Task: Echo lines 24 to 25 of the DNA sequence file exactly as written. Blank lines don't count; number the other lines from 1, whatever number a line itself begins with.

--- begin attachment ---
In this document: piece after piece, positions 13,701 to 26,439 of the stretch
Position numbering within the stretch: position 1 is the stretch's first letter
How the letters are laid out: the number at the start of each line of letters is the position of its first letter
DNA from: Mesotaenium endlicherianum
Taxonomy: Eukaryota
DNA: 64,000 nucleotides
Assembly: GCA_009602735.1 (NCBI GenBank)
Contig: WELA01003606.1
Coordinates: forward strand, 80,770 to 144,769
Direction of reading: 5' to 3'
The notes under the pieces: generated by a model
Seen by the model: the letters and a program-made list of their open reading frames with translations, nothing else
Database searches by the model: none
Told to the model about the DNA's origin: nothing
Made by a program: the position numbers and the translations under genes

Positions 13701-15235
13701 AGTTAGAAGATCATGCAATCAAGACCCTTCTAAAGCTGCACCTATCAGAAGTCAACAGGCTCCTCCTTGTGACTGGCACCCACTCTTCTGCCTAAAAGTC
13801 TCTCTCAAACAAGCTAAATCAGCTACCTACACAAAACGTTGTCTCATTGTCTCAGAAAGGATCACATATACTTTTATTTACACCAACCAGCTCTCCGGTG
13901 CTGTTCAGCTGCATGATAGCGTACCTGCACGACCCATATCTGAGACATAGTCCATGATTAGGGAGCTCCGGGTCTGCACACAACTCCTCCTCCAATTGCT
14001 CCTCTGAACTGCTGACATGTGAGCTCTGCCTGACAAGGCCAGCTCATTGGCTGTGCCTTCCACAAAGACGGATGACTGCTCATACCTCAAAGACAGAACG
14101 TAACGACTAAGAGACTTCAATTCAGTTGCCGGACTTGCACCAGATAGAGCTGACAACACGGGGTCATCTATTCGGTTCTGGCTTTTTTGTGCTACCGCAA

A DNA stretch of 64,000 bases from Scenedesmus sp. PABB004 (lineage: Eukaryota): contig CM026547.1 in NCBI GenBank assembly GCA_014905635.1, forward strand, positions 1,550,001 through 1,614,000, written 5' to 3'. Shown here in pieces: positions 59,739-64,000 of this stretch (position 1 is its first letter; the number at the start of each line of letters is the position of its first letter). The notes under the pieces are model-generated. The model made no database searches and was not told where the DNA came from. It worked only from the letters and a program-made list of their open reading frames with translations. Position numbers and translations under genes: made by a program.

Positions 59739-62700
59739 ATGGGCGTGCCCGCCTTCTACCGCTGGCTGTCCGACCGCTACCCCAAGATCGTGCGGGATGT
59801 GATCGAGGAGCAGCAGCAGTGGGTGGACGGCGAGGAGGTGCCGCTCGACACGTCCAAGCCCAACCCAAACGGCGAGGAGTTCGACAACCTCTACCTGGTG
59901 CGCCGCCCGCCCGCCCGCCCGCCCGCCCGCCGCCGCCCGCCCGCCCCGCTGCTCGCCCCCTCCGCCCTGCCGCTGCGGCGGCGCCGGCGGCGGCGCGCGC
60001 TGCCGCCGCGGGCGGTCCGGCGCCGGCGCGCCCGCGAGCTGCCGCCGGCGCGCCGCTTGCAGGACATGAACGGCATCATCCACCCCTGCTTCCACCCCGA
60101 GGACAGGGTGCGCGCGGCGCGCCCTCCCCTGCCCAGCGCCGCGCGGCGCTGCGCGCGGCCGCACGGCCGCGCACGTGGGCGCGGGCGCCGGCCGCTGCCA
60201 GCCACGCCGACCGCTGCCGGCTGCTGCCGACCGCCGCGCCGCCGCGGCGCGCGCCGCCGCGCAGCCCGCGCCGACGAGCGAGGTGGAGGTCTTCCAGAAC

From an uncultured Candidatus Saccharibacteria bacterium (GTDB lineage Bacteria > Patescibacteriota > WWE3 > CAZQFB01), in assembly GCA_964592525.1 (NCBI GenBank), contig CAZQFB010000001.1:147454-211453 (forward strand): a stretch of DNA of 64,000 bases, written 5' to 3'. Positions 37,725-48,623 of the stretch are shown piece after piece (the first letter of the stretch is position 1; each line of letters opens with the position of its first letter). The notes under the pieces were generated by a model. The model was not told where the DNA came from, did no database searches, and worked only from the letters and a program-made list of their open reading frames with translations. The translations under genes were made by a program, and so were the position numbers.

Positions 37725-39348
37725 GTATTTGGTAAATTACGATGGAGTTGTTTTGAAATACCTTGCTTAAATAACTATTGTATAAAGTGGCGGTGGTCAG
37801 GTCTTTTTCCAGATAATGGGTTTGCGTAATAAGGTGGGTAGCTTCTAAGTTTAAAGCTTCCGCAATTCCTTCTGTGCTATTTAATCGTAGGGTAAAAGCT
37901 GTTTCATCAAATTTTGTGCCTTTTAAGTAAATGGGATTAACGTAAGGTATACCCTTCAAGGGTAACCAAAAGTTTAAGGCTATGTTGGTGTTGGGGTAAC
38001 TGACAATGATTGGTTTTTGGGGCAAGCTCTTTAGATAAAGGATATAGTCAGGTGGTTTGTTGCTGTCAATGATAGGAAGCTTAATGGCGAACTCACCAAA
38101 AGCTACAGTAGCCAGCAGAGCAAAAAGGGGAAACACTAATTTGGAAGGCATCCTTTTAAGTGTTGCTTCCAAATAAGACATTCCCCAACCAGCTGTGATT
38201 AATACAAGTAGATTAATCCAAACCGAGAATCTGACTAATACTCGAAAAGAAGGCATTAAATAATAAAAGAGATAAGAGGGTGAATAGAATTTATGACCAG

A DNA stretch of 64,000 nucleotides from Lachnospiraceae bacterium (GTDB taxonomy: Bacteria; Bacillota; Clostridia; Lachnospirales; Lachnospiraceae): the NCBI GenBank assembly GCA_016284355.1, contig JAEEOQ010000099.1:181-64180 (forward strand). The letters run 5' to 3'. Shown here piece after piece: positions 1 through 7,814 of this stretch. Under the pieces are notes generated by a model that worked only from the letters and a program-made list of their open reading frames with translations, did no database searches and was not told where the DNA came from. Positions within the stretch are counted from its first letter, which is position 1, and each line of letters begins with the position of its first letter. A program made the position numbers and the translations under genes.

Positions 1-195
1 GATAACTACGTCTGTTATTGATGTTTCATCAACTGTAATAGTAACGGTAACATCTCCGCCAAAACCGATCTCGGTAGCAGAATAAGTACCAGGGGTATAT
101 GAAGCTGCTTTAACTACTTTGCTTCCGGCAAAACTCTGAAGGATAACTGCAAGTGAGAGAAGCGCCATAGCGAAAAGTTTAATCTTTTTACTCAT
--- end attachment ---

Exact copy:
59739 ATGGGCGTGCCCGCCTTCTACCGCTGGCTGTCCGACCGCTACCCCAAGATCGTGCGGGATGT
59801 GATCGAGGAGCAGCAGCAGTGGGTGGACGGCGAGGAGGTGCCGCTCGACACGTCCAAGCCCAACCCAAACGGCGAGGAGTTCGACAACCTCTACCTGGTG